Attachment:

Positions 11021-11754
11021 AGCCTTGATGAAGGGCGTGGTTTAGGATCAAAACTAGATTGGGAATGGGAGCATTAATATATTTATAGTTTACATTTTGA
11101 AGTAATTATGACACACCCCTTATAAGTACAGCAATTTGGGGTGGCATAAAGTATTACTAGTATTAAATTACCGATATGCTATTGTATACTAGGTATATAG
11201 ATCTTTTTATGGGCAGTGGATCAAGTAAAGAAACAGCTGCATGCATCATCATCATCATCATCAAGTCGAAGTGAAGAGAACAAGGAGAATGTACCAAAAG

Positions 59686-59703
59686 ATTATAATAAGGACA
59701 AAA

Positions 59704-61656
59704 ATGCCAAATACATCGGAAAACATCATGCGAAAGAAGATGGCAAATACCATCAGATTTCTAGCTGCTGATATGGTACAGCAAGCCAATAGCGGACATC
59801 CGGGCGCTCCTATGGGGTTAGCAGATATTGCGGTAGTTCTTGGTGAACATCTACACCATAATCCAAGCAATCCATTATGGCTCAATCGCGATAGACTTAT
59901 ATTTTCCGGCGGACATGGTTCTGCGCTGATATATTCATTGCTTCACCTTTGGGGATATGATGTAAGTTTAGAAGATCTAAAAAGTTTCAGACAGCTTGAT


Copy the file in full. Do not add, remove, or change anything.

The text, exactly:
Positions 11021-11754
11021 AGCCTTGATGAAGGGCGTGGTTTAGGATCAAAACTAGATTGGGAATGGGAGCATTAATATATTTATAGTTTACATTTTGA
11101 AGTAATTATGACACACCCCTTATAAGTACAGCAATTTGGGGTGGCATAAAGTATTACTAGTATTAAATTACCGATATGCTATTGTATACTAGGTATATAG
11201 ATCTTTTTATGGGCAGTGGATCAAGTAAAGAAACAGCTGCATGCATCATCATCATCATCATCAAGTCGAAGTGAAGAGAACAAGGAGAATGTACCAAAAG

Positions 59686-59703
59686 ATTATAATAAGGACA
59701 AAA

Positions 59704-61656
59704 ATGCCAAATACATCGGAAAACATCATGCGAAAGAAGATGGCAAATACCATCAGATTTCTAGCTGCTGATATGGTACAGCAAGCCAATAGCGGACATC
59801 CGGGCGCTCCTATGGGGTTAGCAGATATTGCGGTAGTTCTTGGTGAACATCTACACCATAATCCAAGCAATCCATTATGGCTCAATCGCGATAGACTTAT
59901 ATTTTCCGGCGGACATGGTTCTGCGCTGATATATTCATTGCTTCACCTTTGGGGATATGATGTAAGTTTAGAAGATCTAAAAAGTTTCAGACAGCTTGAT